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Concrete, being an artificial stone, possesses the same good qualities as natural stones (fig. 7.1). It is strong in compression and relatively weak in tension. Therefore, it could substitute natural stone in arch bridges, as the arch is strong in compression (fig. 7.1b). The larger strength of concrete permits more slender sections with elegant lines and at the same time provides strength equal to that of masonry structures of far greater masses (fig.7.1a).

Concrete is fire resistant and therefore it has become one of the most common building materials all over the world. The strength of concrete is measured in kg/cm² necessary to crush a sample of a given age or hardness. Some environmental factors, especially temperature and humidity can affect the strength of concrete. Moreover, the cost of natural stone is at least double to that of precast concrete.

 

a – Elegant concrete bridgework b – Reinforced concrete bridge supported by concrete arch
c - Intermedium span concrete bridge d – Short span concrete bridge

 

Figure 7.1 Reinforced and Prestressed Concrete Bridges

 

Plain concrete is weak in resisting earthquakes, vibrations and other forces and is therefore unsuitable in many structures. At the beginning of the 19th century, engineers reinforced concrete with metal bars (fig. 7.2). The idea was to transfer the tensile stress from concrete to the reinforcement (fig. 7.2b). Concrete, strengthened by reinforcing steel, is reinforced concrete. The reinforcing steel, which may take the form of rods, bars or mesh, contributes substantially to the tensile strength. At present reinforced concrete is suited for short (fig. 7.1d) and intermedium bridge spans (up to 40-60 m) (fig. 7.1c). Nevertheless, having sufficient strength and durability it is also rather competitive with metal for longer spans remaining in service for a hundred of years. Reinforced concrete spans are of a great variety because of their ability to work in compression and tension as well as in bending. The durability and appearance of a bridge depend on the concrete strength.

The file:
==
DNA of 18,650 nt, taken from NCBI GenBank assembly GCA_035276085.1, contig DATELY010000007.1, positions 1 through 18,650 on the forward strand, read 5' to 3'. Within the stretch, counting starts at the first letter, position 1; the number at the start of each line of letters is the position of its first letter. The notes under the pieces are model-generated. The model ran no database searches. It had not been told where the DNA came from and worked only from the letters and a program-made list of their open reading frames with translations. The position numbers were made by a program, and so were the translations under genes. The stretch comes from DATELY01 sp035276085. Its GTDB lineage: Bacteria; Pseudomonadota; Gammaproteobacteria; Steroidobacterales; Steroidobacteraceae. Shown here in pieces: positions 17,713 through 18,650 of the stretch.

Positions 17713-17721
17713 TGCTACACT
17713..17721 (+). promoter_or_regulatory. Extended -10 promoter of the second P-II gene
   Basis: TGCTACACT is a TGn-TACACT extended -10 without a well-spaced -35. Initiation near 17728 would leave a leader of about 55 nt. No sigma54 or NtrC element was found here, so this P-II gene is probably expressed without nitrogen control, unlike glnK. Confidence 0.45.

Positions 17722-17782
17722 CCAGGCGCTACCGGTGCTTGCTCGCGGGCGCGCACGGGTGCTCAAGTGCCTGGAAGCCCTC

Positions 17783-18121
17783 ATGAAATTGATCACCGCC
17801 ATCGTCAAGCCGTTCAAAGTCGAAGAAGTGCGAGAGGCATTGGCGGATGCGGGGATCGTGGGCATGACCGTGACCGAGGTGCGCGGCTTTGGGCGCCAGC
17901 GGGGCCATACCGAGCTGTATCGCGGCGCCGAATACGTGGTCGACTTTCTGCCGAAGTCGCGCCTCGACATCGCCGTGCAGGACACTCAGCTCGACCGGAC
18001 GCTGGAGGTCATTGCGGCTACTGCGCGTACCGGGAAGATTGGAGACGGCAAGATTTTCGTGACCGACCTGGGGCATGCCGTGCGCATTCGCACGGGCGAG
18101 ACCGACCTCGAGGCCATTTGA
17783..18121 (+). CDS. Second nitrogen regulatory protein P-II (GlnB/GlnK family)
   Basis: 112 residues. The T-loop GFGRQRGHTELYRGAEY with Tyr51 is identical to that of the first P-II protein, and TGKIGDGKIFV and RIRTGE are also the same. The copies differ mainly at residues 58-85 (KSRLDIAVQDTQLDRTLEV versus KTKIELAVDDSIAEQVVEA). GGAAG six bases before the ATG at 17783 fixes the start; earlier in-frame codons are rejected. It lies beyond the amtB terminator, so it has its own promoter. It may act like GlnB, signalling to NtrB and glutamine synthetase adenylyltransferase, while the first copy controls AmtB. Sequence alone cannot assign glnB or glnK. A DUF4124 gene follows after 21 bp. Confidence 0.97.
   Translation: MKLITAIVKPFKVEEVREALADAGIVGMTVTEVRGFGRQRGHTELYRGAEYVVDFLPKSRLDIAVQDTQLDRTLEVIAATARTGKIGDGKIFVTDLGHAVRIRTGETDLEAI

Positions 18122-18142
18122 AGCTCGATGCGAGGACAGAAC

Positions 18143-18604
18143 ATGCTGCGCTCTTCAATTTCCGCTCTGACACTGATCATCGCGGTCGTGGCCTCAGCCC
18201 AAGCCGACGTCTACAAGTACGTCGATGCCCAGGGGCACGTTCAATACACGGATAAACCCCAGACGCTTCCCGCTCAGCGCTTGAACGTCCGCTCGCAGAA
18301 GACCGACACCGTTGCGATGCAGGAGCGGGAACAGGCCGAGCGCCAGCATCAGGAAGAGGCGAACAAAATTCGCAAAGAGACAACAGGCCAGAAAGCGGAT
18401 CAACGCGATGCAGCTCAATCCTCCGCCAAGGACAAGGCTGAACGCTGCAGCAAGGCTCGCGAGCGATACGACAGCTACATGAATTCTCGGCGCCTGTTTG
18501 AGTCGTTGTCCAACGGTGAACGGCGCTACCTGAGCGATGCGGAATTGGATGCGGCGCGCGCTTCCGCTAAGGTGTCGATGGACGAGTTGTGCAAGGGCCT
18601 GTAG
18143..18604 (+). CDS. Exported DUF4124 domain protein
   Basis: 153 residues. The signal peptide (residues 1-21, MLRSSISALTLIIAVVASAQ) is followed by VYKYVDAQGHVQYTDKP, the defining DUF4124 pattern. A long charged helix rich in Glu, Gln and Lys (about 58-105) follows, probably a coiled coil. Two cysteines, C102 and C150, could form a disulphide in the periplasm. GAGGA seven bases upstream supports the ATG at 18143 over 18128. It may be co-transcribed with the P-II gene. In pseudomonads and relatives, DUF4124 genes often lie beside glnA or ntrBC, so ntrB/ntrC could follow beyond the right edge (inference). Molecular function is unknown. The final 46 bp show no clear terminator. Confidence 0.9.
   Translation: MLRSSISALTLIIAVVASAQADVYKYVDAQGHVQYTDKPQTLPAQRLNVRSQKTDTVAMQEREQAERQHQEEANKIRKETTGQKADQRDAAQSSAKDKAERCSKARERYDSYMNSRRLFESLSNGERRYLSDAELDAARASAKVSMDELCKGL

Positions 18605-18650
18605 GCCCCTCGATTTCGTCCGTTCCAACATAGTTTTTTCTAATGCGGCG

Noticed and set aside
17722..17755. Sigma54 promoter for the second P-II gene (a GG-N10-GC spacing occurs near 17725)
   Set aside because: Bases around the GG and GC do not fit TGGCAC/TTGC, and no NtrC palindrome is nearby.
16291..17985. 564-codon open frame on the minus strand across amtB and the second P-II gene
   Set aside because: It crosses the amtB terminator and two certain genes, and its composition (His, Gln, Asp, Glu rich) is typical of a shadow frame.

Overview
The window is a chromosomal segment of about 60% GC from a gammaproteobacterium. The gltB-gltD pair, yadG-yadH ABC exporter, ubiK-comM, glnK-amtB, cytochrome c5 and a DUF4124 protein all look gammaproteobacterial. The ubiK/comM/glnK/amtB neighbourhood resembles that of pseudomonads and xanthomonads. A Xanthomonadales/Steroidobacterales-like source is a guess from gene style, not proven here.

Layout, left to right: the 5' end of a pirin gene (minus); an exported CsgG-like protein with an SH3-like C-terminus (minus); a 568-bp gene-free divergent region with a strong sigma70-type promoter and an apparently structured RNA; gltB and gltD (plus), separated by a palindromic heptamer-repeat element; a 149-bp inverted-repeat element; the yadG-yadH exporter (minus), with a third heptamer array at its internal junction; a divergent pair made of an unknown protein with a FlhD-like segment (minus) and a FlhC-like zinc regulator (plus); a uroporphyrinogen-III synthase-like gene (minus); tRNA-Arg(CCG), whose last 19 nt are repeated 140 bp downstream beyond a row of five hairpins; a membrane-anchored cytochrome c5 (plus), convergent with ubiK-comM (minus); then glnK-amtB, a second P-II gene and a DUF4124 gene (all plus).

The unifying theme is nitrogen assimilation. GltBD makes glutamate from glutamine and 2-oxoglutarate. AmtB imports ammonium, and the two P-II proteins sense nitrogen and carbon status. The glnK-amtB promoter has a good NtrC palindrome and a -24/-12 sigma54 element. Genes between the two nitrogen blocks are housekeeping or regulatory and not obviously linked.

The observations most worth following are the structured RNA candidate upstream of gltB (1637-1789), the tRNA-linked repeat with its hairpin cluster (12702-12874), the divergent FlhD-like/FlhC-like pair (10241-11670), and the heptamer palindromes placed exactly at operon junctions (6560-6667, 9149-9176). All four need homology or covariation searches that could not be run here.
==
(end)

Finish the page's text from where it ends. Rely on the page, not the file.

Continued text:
Figure 7.2 Reinforced Concrete Bridge (железобетонный мост)

a – Diagram of Beam Performance (схема работы балки); b – Layout of Regular Reinforcement (схема расположения обычной арматуры); c - Layout of Prestressed Reinforcement (схема расположения преднапряжённой арматуры)

1 – Beam (балка); 2 – Load (нагрузка); 3 – Crack (трещина); 4 – Compression Zone (зона сжатия); 5 - Tension Zone (зона растяжения); 6 - Standard Reinforcement (обычная арматура); 7 – Bent-up Reinforcement (отогнутая арматура); 8 - Prestressed Reinforcement (преднапряжённая арматура); 9 – Jack (домкрат)

 

Simple beams, continuous girders, cantilever-beam systems, arches, frames and combined systems (arch and beam), produced in large-scale, are made of concrete. The builders use monolithic or cast in situ reinforced concrete, precast concrete, prestressed concrete and other grades of concrete. Prestressed concrete is an important class of reinforced concrete. Concrete forming sites manufacture prefabricated reinforced concrete. The workers put ready-made segments and blocks of bridge members in place in situ. High-strength concrete is made by reinforcement (fig. 7.2c, 8) and prestressed with jacks (fig. 7.2c, 9).

Slag and claydite substitute coarse aggregates such as crushed rock, pebbles and gravel for reducing the structure’s weight. This results in light concrete. All aggregate materials must be clean and free from contaminants because vegetable matter and organic soil compounds affect the strength of the concrete due to loss of internal bonding and chemical reactions. The quantity of water in mixture must ensure the filling of gaps and spaces between the aggregate for concrete could be poured and spread out effectively.

Bridges made out of reinforced concrete offer the following advantages:

1. Substantial saving of steel, which is a scarce building material.

2. Substantial reduction of maintenance costs compared to metal bridges.

3. Larger rigidity compared to metal bridges.

4. Long-term service life (80-100 years).

5. Various high-level architectural forms.

The disadvantages of reinforced concrete bridges may be as follows:

1. High dead weight.

2. Much labour and longer time for manufacturing bridge elements.

3. Spalls and the development of flaws inducing reinforcement deterioration.

4. Hidden hollow space, which is difficult to remedy.

5. Problems with concrete placement under low temperature.

METAL BRIDGES









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